Are homeless children and their poor parents becoming a permanent part of the urban landscape? Will the lessons these youngsters learn on the streets lead to future generations of homeless families--or to avenues out of the shelters?
A growing number of homeless Americans don't fit the vagrant stereotype. Forced out of apartments and houses by unemployment, high rent resulting from runaway real estate inflation and by what the experts call "economic dislocation," homeless families move from friend to friend and shelter to shelter until they have nowhere left to go.
Obviously, they need housing.
Affordable, for them, means rents that can be met with a paycheck based on the minimum wage. Decent, by their definition, is three bedrooms for a family that has both sons and daughters. Available, in their cases, means right now.
A few doors are opening. Casa Guadalupe, a new apartment complex in El Sereno, is home to 22 families. Most live in two- or three-bedroom units, an acknowledgement to the changing demographics of poverty.
Casa Guadalupe was built in part with funds raised by the California Equity Fund, a nonprofit group that funnels corporate investments into affordable housing. The fund, an affiliate of the National Local Initiatives Support Corp., raised an impressive $30 million last year from generous corporations that received federal low-income housing tax credits. Their investments will finance 15 affordable housing complexes that will anchor poor communities.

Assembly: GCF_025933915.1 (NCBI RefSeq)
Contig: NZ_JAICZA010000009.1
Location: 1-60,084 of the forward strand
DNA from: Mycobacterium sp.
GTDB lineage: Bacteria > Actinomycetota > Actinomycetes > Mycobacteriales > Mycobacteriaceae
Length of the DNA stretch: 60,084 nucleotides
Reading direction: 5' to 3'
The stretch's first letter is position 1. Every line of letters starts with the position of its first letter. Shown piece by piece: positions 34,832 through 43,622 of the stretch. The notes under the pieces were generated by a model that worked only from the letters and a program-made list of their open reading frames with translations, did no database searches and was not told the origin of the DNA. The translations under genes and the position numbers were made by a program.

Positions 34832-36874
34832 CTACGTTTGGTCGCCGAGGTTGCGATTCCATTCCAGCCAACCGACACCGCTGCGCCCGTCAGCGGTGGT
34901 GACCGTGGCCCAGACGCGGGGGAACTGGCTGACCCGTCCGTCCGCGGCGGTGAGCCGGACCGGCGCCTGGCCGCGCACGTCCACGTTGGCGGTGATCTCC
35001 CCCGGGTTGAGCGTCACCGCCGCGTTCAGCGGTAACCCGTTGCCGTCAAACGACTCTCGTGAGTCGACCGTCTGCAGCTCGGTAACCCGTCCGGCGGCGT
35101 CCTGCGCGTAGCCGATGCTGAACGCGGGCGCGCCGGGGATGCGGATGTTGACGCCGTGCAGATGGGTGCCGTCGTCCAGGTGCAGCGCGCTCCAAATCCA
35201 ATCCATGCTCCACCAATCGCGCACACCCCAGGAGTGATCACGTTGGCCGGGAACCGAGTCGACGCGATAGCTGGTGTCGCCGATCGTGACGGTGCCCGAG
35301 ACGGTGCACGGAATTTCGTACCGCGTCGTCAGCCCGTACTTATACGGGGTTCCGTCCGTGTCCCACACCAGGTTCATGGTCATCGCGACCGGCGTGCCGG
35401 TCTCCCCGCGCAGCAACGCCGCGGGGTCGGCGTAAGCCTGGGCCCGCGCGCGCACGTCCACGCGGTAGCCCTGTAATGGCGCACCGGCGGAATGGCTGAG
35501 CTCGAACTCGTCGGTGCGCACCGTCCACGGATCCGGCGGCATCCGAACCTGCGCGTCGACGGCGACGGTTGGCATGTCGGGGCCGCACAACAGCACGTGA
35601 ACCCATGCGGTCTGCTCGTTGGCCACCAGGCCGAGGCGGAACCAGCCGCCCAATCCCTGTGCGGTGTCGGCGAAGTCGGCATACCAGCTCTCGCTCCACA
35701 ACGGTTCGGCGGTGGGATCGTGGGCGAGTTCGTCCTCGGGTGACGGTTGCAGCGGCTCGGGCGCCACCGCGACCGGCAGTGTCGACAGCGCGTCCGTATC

Local nonprofit developers--like the noteworthy El Pueblo Community Development Corporation, which built Casa Guadalupe--will build or renovate apartments and single occupancy hotels. These community developers work well for reasonable or no fees in many poor communities. Each effort deserves encouragement, and duplication many times over is required to put even the smallest dent in the huge need.
Affordable housing is only part of the cure. The majority of homeless people suffer from mental problems, drug addictions, alcohol dependencies and social problems too complicated to resolve with just a decent home. They also need treatment, training and the chance to make the transition to productive living.
Some help, such as residential drug treatment, has become more available in the past decade. The assistance, however, is dwarfed by the need--and challenged by the changes in the homeless population.
Twenty years ago, most homeless people were drunk men down on their luck. Today, the homeless population includes babies, mothers and elderly Americans. They need all sorts of help, but especially housing of the type promoted by the California Equity Fund, to prevent a permanent and growing homeless population in Los Angeles and every city.